Harun Farocki (b. 1944, Nový Jicin, Czechoslovakia; d. 2014, Berlin) was an avant-garde filmmaker and video artist whose work examined the ways in which images are used to inform, instruct, persuade, and propagandize. From 1967 onward, Farocki directed more than 120 films and installations, all of which in one way or another analyzed the powers of the image and sought to illuminate how the technology of image making is used to shape public ideology. Generations of artists, theorists, and critics have taken Farocki’s works as reference points and sources of inspiration. Some of his best-known works include the films The Inextinguishable Fire (1969) and Images of the World and the Inscription of War (1988), and the installation Deep Play (2007).
From 1966 to 1968, Farocki attended the Deutsche Film- und Fernsehakademie in Berlin. After teaching posts in Berlin, Düsseldorf, Hamburg, Manila, Munich, and Stuttgart, he took up a visiting professorship at the University of California, Berkeley, from 1993 to 1999. Most recently, he was a professor at the Universität der Künste in Berlin. Farocki had numerous solo exhibitions throughout his career, including recent ones at the Neue Sächsische Galerie, Chemnitz, Germany (2015), FUTURA Center for Contemporary Art, Prague (2015), Museum Ludwig, Cologne (2014), Instituto Ling, Porto Alegre, Brazil (2014), Àngels, Barcelona (2014), Kunstverein Leipzig, Germany (2014), Zona MACO Sur, Mexico City (2014), Kunstraum, Munich (2014), Museo Universitario Arte Contemporáneo, Mexico City (2014), Nationalgalerie im Hamburger Bahnhof, Museum für Gegenwart, Berlin (2014), Argos Centre for Art and Media, Brussels (2013), Edith-Russ-Haus für Medienkunst, Oldenburg, Germany (2013), Malmö Konstmuseum, Sweden (2013), Fundación PROA, Buenos Aires (2013), the Tel Aviv Museum of Modern Art, Israel (2013), Deichtorhallen Hamburg, Haus der Fotografie, Germany (2012), Centre for Contemporary Art Ujazdowski Castle, Warsaw, Poland (2012), the Museum of Modern Art, New York (2011), Centre for Contemporary Arts, Glasgow, Scotland (2011), Johannesburg Art Gallery, South Africa (2010), Jeu de Paume, Paris (2009), the Museum of Modern Art, Mala Galerija, Ljubljana, Slovenia (2008), the Museum of Contemporary Art, Oslo,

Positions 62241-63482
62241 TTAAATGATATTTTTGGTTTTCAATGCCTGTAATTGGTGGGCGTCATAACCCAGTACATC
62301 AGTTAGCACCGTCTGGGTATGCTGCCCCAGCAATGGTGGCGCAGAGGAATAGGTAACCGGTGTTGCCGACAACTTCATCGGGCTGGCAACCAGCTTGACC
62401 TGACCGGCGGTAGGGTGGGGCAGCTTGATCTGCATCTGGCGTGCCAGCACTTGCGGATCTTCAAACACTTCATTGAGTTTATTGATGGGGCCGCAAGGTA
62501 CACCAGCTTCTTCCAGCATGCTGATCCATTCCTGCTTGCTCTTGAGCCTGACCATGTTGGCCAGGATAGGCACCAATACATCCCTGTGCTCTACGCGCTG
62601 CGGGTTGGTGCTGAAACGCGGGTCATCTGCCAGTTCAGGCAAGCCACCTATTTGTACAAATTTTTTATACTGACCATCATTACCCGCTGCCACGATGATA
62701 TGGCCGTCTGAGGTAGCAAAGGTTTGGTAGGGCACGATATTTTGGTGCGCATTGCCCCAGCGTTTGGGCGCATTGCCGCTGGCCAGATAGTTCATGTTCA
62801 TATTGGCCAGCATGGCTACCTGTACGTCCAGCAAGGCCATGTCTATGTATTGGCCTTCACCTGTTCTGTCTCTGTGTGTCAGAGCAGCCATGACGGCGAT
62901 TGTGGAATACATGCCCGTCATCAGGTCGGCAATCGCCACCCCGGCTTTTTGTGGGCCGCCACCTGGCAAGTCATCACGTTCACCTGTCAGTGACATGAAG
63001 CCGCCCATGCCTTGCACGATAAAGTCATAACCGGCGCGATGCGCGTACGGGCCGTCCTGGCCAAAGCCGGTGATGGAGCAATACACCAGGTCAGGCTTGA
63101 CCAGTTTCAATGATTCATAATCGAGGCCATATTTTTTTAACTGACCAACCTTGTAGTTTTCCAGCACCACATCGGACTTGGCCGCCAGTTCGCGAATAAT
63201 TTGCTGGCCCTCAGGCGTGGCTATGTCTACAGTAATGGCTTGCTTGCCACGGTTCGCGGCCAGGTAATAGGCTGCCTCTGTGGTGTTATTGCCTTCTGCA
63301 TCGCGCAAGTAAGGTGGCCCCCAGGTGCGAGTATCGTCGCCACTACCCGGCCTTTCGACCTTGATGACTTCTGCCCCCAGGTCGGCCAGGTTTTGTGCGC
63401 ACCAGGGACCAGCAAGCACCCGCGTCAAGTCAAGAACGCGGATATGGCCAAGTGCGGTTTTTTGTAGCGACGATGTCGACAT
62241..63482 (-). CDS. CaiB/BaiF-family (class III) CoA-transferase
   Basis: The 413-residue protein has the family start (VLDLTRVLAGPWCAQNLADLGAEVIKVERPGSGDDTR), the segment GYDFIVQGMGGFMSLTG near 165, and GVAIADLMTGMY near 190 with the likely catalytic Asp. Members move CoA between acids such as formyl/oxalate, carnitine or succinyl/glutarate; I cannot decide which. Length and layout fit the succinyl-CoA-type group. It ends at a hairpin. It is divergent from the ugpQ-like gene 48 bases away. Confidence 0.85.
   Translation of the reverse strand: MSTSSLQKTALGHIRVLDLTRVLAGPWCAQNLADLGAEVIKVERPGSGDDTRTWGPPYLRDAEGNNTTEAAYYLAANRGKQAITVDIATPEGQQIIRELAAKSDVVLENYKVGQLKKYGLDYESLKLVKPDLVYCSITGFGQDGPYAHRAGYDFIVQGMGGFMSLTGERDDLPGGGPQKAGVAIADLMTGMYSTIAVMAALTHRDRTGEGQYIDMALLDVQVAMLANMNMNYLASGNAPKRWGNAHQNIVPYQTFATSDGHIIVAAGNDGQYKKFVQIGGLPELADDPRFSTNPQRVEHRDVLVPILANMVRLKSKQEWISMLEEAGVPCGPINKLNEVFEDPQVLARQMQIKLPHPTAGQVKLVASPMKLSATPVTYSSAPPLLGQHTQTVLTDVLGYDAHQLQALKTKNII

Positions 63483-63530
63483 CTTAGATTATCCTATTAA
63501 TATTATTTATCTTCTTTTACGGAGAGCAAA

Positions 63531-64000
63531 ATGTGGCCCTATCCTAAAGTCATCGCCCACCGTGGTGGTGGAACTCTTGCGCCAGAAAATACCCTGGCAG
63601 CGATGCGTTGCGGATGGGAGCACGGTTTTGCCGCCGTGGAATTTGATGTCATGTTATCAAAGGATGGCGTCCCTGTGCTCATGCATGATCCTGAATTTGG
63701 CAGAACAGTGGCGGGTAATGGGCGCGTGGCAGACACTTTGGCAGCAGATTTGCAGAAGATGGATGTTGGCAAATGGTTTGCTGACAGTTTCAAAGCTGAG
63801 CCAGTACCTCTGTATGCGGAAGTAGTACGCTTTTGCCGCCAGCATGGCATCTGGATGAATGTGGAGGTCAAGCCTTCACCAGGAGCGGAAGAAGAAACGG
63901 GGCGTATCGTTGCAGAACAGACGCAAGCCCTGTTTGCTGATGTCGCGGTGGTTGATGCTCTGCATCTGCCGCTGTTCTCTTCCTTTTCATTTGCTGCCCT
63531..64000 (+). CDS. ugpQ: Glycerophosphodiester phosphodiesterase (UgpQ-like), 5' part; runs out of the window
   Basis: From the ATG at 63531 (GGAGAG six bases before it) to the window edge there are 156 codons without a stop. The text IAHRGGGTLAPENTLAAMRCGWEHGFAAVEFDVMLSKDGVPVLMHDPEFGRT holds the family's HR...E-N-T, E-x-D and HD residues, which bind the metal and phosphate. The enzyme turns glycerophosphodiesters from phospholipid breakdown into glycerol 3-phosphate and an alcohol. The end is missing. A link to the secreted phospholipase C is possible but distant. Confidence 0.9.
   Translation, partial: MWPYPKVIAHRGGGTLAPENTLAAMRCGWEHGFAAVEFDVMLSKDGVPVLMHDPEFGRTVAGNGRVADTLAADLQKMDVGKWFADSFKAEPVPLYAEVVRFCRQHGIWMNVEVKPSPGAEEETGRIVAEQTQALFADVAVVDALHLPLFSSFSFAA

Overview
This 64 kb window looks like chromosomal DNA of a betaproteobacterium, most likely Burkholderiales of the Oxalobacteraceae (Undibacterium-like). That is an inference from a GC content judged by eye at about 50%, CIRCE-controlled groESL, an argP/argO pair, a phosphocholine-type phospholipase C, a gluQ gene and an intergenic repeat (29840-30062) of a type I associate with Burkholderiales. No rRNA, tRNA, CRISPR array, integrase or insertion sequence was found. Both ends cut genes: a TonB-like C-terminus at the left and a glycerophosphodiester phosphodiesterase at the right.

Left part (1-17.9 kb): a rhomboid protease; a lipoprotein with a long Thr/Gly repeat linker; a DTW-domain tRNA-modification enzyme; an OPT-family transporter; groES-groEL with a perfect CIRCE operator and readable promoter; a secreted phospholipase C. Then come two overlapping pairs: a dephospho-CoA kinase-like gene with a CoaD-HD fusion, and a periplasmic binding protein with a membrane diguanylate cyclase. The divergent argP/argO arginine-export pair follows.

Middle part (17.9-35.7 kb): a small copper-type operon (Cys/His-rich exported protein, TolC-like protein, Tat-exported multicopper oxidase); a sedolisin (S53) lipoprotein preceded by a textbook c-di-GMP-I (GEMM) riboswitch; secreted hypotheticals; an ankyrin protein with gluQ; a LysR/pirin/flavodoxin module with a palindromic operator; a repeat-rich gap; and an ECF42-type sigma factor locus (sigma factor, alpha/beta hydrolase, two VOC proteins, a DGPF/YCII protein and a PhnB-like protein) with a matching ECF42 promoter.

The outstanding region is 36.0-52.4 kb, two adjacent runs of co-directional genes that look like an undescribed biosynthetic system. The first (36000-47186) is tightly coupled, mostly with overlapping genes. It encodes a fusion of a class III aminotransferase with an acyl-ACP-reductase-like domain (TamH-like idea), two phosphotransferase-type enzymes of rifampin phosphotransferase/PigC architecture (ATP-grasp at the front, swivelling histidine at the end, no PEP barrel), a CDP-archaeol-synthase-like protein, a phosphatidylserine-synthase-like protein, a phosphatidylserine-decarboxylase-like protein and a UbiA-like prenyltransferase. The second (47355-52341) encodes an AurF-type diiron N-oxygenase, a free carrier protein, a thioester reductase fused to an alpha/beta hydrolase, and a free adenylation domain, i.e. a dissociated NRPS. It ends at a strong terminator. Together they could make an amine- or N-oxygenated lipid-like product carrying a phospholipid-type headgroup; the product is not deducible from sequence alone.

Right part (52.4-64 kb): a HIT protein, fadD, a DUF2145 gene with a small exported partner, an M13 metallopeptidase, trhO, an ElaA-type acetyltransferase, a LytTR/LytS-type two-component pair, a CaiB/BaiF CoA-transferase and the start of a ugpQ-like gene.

Norway (2007), the Städtische Galerie Karlsruhe, ZKM, Germany (2004), the Institute of Contemporary Arts, London (2003), and the Art Gallery of Ontario, Toronto (2003).